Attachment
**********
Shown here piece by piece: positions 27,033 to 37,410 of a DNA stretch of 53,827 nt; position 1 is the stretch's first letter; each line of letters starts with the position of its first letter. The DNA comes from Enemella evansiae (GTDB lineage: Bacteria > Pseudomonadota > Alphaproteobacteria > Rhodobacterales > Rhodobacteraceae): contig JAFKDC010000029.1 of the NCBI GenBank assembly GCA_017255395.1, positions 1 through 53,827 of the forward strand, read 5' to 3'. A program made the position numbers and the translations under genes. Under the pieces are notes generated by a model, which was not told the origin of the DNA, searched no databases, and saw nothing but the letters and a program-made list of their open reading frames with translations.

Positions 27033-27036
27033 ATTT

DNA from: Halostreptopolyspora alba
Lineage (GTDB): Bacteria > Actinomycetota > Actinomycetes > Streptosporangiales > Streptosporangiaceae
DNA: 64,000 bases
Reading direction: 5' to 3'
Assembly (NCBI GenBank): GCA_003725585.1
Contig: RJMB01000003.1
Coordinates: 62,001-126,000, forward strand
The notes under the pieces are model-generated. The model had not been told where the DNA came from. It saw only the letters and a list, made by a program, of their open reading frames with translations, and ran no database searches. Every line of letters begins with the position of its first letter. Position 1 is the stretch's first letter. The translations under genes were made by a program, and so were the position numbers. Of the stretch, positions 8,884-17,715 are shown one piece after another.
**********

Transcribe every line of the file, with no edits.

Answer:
Shown here piece by piece: positions 27,033 to 37,410 of a DNA stretch of 53,827 nt; position 1 is the stretch's first letter; each line of letters starts with the position of its first letter. The DNA comes from Enemella evansiae (GTDB lineage: Bacteria > Pseudomonadota > Alphaproteobacteria > Rhodobacterales > Rhodobacteraceae): contig JAFKDC010000029.1 of the NCBI GenBank assembly GCA_017255395.1, positions 1 through 53,827 of the forward strand, read 5' to 3'. A program made the position numbers and the translations under genes. Under the pieces are notes generated by a model, which was not told the origin of the DNA, searched no databases, and saw nothing but the letters and a program-made list of their open reading frames with translations.

Positions 27033-27036
27033 ATTT

DNA from: Halostreptopolyspora alba
Lineage (GTDB): Bacteria > Actinomycetota > Actinomycetes > Streptosporangiales > Streptosporangiaceae
DNA: 64,000 bases
Reading direction: 5' to 3'
Assembly (NCBI GenBank): GCA_003725585.1
Contig: RJMB01000003.1
Coordinates: 62,001-126,000, forward strand
The notes under the pieces are model-generated. The model had not been told where the DNA came from. It saw only the letters and a list, made by a program, of their open reading frames with translations, and ran no database searches. Every line of letters begins with the position of its first letter. Position 1 is the stretch's first letter. The translations under genes were made by a program, and so were the position numbers. Of the stretch, positions 8,884-17,715 are shown one piece after another.